The salon is one step up, which provides a near 360-degree view even if you’re seated. Five to six people can be seated around the fold-out table to port, and a matching straight settee will fit additional guests to starboard. The Sport version includes a 36-square-foot sunroof that opens up to let even more light and air into the salon. The Flybridge model loses this sunroof but gains the very workable entertaining area up top.
There are some truly striking elements to the Prestige 500 Fly accommodations. First is that this 50-footer feels like a 60-footer inside. Every inch both forward/aft and across the beam has been incorporated into a functional interior layout that just works. Second is the amount of light that comes in from the full-panel windows, which include separate sections along the sides that open electrically. And third is the way each onboard space integrates with the others for a finely tuned flow. For example, the galley is aft and to port. From here the cook can pass meals forward to the port-side dinette or directly aft to the cockpit.
The divided floor plan is another standout feature. For maximum privacy, the master stateroom in the three-cabin, two-head layout has completely isolated access. Steps across from the galley lead down behind the starboard-side settee to a luxurious, full-beam master with a centerline queen bed and a port-side lounge that includes two seats and a vanity table next to a large window. Ample storage is in a cabinet along the starboard side, and the posh head with a separate step-down stall shower is forward. I have not seen this kind of separation for owner’s accommodations outside of superyacht territory.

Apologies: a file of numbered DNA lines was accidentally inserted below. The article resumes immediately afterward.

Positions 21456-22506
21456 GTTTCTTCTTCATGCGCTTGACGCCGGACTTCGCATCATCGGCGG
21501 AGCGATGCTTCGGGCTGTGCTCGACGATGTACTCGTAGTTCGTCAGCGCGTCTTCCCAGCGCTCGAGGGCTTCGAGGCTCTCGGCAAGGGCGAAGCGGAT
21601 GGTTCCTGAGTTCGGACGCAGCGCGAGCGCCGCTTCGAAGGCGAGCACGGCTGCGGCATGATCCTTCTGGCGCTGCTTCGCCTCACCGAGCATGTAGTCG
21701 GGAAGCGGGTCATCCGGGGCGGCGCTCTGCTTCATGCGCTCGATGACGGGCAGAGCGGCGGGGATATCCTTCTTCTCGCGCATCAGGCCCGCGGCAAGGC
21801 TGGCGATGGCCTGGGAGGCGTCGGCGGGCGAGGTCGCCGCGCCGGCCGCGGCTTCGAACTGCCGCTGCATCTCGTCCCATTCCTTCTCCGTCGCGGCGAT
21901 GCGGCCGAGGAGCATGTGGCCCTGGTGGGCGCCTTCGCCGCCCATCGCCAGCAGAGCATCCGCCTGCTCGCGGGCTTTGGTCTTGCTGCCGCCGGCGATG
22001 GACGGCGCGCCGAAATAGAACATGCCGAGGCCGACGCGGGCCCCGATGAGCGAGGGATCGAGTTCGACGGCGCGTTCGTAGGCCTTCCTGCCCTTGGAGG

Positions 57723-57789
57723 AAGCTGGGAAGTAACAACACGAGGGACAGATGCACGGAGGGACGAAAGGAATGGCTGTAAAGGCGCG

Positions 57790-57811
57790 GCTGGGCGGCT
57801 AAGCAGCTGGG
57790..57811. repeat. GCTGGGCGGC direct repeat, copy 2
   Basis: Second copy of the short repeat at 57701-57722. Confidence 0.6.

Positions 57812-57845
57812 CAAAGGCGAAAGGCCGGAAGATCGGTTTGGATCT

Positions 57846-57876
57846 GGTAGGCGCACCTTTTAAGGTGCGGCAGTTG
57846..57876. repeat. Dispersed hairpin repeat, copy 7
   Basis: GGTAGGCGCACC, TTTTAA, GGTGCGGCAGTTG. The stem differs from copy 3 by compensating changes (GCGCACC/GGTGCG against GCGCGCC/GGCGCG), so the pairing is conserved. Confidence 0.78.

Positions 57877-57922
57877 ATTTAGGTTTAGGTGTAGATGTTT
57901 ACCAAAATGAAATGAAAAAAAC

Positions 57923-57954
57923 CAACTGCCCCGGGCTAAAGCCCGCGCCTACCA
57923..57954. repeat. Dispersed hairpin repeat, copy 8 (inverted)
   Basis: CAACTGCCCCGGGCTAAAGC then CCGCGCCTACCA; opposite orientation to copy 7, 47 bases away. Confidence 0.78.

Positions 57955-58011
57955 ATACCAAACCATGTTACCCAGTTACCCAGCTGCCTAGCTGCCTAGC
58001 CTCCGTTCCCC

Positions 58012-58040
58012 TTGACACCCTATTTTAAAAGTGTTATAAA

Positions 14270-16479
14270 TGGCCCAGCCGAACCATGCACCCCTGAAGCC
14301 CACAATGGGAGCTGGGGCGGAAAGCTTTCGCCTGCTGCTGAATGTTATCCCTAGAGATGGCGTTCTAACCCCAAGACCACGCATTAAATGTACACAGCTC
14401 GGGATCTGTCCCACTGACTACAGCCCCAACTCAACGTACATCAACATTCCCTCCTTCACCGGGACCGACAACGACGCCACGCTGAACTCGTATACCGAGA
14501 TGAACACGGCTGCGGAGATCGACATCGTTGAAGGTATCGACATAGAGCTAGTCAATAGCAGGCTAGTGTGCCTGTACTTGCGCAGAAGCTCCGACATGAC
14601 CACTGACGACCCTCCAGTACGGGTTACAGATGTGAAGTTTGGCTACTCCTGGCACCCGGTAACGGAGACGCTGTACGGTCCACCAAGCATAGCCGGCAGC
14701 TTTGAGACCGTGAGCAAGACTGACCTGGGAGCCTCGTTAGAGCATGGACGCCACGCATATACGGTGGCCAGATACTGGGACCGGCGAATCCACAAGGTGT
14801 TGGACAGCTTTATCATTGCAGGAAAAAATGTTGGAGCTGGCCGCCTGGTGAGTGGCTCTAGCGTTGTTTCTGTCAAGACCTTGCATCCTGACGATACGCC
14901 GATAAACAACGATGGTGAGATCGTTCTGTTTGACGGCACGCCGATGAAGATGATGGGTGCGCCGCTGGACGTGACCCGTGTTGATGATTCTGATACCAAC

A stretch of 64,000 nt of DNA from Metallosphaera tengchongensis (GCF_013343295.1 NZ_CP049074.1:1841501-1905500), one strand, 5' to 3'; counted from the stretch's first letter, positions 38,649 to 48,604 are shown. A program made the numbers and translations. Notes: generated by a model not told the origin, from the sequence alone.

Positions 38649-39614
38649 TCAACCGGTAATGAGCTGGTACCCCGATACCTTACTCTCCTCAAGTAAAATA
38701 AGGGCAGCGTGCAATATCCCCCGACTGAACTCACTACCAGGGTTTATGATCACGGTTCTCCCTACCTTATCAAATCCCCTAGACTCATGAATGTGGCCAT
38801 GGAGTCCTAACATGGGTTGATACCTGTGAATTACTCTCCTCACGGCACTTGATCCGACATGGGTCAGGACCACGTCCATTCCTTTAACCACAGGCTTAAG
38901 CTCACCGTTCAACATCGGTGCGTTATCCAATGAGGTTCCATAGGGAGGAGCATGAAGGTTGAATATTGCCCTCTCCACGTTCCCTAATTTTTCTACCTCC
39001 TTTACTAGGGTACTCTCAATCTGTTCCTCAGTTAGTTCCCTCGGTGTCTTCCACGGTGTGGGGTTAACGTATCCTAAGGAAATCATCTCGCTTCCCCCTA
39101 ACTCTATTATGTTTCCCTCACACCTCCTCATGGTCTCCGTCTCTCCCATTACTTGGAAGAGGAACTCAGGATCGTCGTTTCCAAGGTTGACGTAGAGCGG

An optional washer/dryer can be installed under the second set of steps that leads down from the salon to the forward guest quarters. To starboard is a shared bathroom that doubles as a day head. To port is a guest cabin with twin singles and good storage. The VIP cabin is in the bow with an island bed that splits into two single berths — just lift the aft end of both sections of the bed and pivot them outboard. Optional slats under the mattress allow air flow and also double as a ladder that can be used to exit via the overhead hatch in case of an emergency. If you’ve ever tried to climb out of a hatch that is just a bit too high, you’ll appreciate this thinking.
At the Helm
The helm to starboard is well laid out and compact, so most controls are easy to reach. Twin Raymarine e120 MFDs sit astride the wheel, with a full complement of rocker switches to the left. The Volvo Penta joystick is outboard, which is good for right-handed drivers, and a second joystick just aft is for the standard bow thruster.